Researchers with the UCS told Climate Central that tidal flooding was likely to become "the new normal," and stood to ruin infrastructure, threaten homes, and disrupt transit lines.

Never turn your back on the ocean

The cities that UCS examined were all in the US, but similar effects can be expected worldwide. Sometimes, as in low-lying coastal nations like Bangladesh, where citizens have far fewer resources than Americans to cope, they will be much worse. 

"A growing proportion of these floods would be extensive, and as floods reach farther into communities, they would also last longer," the authors continued. "Flood-prone areas in five of the mid-Atlantic communities studied could be inundated more than 10 percent of the time."

Coastal dwellers, many of whom live where they do because they enjoy or need the bounty and beauty of the ocean, are going to be seeing a lot more of it than they might like.

More Acidic

I've saved the most disturbing oceanic detriment for last: a major review of hundreds of studies has confirmed that the ocean's acidity has increased 26 percent since pre-industrial times. 

The Convention on Biological Diversity, which met this week in South Korea, concluded as much in an extensive 102-page report detailing the latest findings on ocean acidification.

"In the past 200 years, it is estimated that the ocean has absorbed more than a quarter of the carbon dioxide released by human activity, increasing ocean acidity by a similar proportion," the authors wrote. "It is now nearly inevitable that within 50 to 100 years, continued anthropogenic carbon dioxide emissions will further increase ocean acidity to levels that will have widespread impacts, mostly deleterious, on marine organisms and ecosystems, and the goods and services they provide."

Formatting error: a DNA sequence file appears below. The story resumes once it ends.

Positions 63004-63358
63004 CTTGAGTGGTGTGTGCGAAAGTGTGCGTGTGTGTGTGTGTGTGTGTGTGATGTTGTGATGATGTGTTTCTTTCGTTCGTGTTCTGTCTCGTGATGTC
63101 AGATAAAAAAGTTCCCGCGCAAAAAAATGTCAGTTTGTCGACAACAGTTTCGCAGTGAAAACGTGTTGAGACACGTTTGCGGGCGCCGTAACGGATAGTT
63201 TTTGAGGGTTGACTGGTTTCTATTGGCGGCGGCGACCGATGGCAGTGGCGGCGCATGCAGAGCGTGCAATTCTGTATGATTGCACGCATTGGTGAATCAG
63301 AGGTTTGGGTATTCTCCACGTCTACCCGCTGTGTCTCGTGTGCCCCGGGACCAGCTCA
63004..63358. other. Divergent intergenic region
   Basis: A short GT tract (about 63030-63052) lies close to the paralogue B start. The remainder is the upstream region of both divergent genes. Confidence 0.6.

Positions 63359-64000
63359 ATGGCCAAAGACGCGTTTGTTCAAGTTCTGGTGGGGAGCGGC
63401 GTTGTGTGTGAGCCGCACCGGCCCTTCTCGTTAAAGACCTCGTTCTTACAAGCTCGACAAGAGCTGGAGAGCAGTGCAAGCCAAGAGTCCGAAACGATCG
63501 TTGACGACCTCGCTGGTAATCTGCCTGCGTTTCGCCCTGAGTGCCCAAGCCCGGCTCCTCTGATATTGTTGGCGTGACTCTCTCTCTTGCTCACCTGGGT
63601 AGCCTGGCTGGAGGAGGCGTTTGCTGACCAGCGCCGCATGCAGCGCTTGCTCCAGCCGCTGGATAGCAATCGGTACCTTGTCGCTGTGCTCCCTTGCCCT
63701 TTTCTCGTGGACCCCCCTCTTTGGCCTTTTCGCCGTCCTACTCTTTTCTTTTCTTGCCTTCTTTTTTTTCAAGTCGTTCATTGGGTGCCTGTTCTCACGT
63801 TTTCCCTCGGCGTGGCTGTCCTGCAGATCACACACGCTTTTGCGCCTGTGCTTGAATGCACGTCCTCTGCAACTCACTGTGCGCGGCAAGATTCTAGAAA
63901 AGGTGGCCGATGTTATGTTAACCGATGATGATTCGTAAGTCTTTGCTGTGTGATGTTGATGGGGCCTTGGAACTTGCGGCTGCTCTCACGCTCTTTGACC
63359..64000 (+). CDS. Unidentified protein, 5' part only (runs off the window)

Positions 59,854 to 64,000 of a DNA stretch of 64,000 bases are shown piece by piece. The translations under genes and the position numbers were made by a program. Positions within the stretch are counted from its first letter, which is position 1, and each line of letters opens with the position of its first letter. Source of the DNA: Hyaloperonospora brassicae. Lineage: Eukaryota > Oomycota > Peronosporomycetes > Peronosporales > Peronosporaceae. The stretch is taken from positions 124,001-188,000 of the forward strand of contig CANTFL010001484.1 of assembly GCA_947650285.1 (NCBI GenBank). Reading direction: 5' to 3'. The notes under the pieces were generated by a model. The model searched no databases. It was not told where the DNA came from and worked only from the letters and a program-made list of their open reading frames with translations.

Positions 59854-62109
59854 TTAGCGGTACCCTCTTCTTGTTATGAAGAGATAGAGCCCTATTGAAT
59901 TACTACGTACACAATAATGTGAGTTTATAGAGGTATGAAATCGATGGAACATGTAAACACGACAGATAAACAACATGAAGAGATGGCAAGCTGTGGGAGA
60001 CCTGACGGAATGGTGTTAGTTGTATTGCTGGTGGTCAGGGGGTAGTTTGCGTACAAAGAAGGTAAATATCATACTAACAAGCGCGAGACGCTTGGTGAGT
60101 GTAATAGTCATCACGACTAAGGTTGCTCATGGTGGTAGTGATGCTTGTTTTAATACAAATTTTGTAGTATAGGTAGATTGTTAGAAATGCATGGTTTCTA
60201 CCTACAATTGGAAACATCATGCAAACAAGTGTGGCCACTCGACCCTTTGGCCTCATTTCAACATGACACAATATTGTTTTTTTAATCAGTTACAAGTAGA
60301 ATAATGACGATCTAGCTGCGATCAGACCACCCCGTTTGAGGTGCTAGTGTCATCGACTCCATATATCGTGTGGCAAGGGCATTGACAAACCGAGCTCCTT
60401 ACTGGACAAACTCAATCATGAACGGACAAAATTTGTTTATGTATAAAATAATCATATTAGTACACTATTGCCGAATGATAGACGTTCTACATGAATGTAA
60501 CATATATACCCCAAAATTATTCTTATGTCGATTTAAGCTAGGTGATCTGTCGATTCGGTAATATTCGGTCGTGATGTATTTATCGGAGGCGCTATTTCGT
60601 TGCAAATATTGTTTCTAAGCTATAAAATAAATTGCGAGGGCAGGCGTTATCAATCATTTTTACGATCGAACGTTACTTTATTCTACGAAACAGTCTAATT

The ocean's acidity has increased 26 percent since pre-industrial times

Sea creatures with calcium-based shells are already having trouble growing them in parts of the world, and coral reefs are already facing a rapid decline.

The scientists tried to put a price tag on the economic damage that the phenomenon would inflict, and the total was, predictably, depressing: The authors estimate acidification will cost "$1 trillion annually by 2100," and will pose a direct threat to those who rely on seafood for nutrition or income.  

Taken together, it's hard to overstate the significance of these findings—the next generation will come to grips with an ocean entirely different in character. Already a violent force, it will invariably seem more hostile; more prone to flooding city streets, to  dissolving sea creatures whole, to swallowing low-lying land masses. 

It will be an ocean home to dying coral reefs and fearsome tidal surges, one that will probably feed plenty more hurricanes like Sandy, and leave plenty more physical and psychological scarring across the populace that must cope with it.

One of the most memorable and allegory-friendly bits of advice my father gave me when I was young applies here: "Never turn your back on the ocean." Now, it seems we have no choice.